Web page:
Book Recommendation – FLAMER


Author and Illustrator : Mike Curato

 Publisher: Henry Holt and Company, Sept 2020

Ages: 14+

Themes: bullying, homophobia, racism, fat-phobia, scout camp, coming of age, Asian-Americans, body positivity, religion, fighting parents

Genre: Graphic Novel, fiction


It’s the summer between middle school and high school, and Aiden Navarro is away at camp. Everyone’s going through changes—but for Aiden, the stakes feel higher. As he navigates friendships, deals with bullies, and spends time with Elias (a boy he can’t stop thinking about), he finds himself on a path of self-discovery and acceptance.


I know I’m not gay. Gay boys like other boys. I hate boys. They’re mean, and scary, and they’re always destroying something or saying something dumb or both.

I hate that word. Gay. It makes me feel . . . unsafe.

Why I like this book:

Flamer is a raw and gutsy realistic portrait about what being closeted in the 90s could have been like for any young teen. I was already a huge fan of Mike Curato’s picture book work, and this was such a courageous and stellar debut for an older audience.

Loosely (or less loosely) autobiographical, this graphic novel is steeped with heart, humor, healing and power. This is a transitional summer for Aidan as he is switching from Catholic school to public school for 9th grade. He has long been battling with homophobic bullying and some internalized homophobia, as well as being picked on for both his weight and ethnicity (he’s half Filipino). The journey is super hard but so realistic for me, from one of almost self-loathing through moments of suicide ideation through to the beginnings empowerment. Many of us in the queer community growing up in the 70’s, 80’s and 90’s will be able to relate to this as I am sure will many teens today despite the progress we have seen.

Curato has capture the 90’s camp experience perfectly in his illustrations and I don’t know whether it is he or his art director who made the choice to basically use orange/red and black and white, only, but it is a sensational choice, accentuating the depths of emotions Aiden experiences. Aiden focuses on his scout troop, The Flaming Arrows, learning archery and orienteering, building fires and canoeing, hoping for acceptance and trying to find things he is good at  finds things he’s good at, like making and tending to the campfire and making people laugh. Moments of relief also come from time spent with his bunk mate, Elias, on whom he has a subconscious crush. Aiden’s best friend, Violet, and her camp letters, also contrasts with the incessant bullying he experiences.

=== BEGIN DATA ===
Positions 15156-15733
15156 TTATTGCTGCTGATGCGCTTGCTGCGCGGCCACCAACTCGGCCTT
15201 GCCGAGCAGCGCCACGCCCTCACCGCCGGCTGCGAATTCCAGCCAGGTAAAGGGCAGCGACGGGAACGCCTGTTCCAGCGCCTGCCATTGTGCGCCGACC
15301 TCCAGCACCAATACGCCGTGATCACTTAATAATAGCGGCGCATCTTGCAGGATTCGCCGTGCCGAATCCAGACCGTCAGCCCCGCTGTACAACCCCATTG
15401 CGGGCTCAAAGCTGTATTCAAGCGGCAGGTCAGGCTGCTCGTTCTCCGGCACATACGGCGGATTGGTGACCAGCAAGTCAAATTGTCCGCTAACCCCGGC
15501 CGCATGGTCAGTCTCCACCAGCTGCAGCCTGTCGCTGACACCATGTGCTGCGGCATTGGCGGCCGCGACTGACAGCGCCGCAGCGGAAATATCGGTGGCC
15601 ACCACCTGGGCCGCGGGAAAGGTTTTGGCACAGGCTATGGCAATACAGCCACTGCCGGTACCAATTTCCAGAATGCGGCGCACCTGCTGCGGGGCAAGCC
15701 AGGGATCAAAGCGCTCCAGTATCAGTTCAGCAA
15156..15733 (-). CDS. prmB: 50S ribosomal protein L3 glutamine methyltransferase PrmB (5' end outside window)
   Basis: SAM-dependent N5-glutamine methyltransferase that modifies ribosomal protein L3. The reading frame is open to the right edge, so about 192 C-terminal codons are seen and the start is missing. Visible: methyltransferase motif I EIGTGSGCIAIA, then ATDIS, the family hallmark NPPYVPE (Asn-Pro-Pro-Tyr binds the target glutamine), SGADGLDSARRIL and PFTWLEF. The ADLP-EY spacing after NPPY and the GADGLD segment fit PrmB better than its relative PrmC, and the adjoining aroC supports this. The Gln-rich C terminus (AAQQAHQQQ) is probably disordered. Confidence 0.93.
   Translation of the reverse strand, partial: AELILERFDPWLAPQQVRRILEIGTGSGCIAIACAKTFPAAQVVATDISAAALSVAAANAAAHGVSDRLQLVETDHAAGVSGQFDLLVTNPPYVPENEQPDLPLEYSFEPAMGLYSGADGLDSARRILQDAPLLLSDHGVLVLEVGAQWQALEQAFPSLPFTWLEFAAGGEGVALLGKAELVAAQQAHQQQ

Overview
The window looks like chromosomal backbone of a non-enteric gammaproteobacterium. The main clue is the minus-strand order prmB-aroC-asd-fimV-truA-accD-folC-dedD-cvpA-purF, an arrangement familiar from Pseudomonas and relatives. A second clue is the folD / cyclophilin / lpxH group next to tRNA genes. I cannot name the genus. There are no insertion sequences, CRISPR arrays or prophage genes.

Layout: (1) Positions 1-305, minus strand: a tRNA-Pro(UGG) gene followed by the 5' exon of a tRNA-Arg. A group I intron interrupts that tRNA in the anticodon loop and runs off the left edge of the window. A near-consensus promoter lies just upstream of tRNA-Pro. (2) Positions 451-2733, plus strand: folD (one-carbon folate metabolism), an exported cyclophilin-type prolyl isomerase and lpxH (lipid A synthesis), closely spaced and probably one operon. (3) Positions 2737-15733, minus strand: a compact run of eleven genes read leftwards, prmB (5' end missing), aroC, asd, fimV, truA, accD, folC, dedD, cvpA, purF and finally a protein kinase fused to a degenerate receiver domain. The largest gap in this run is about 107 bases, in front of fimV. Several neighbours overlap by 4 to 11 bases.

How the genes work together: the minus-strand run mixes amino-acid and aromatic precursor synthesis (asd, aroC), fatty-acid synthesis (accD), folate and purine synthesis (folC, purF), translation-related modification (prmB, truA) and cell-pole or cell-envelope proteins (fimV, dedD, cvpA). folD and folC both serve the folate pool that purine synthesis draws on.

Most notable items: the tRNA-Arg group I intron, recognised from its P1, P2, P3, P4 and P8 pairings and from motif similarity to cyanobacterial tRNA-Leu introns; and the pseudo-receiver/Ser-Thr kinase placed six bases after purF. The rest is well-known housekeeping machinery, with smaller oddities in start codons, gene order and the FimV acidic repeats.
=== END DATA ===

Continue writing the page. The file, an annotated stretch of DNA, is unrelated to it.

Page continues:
He is, however, constantly tormented, and Curato liberally includes the most offensive and frequent name-calling, Faggot, throughout the book. The language, mention of masturbation and porn ground the novel in the stark crushing reality of this closeted hurting teen (and his peers) and never feel gratuitous.

While the novel only spans seven days, with the intensity of the experience and various flashbacks especially of his unsupportive family situation, Curato packs in years of emotion. This all culminates in a dark-night-of-the-soul vividly depicted without words.

The novel also portrays and accurate and damning critique of the homophobia in scout camps in the 1990s, and still in much of the world today. Counselors were removed and and queer boys (or those suspected to be) were humiliated and bullied. Sadly the scouting movement failed many young tweens and teens in their community, and novels like this are important exposés.

Flamer is frank, harsh and funny— the testimony of one young gay teen’s journey toward self-acceptance and finding his people. This is a strong debut novel I want to get into the hands of many teens.

Disclosure: I received an ARC at no cost from the author/publisher for review purposes. 


Read what the author has to say about FLAMER.

Posted in Book recommendation, graphic novels, LGBTQIA, young adult | Tagged , , , , , , , , , | 2 Comments

The Blue Giant. – Perfect Picture Book Friday

Title: the blue giant

Author & Illustrator: Katie Cottie

 Publisher: Pavilion Children’s books, UK, 2020

Ages: 4-8

Themes: conservation, the ocean, plastic waste, ecology, care for the earth, pollution


Meera and her mom are enjoying a break at the seaside. Until a creature emerges from the waves! It’s a giant. A blue giant. It is made of water, fish, and sea plants and has a stirring plea to help clean up the ocean.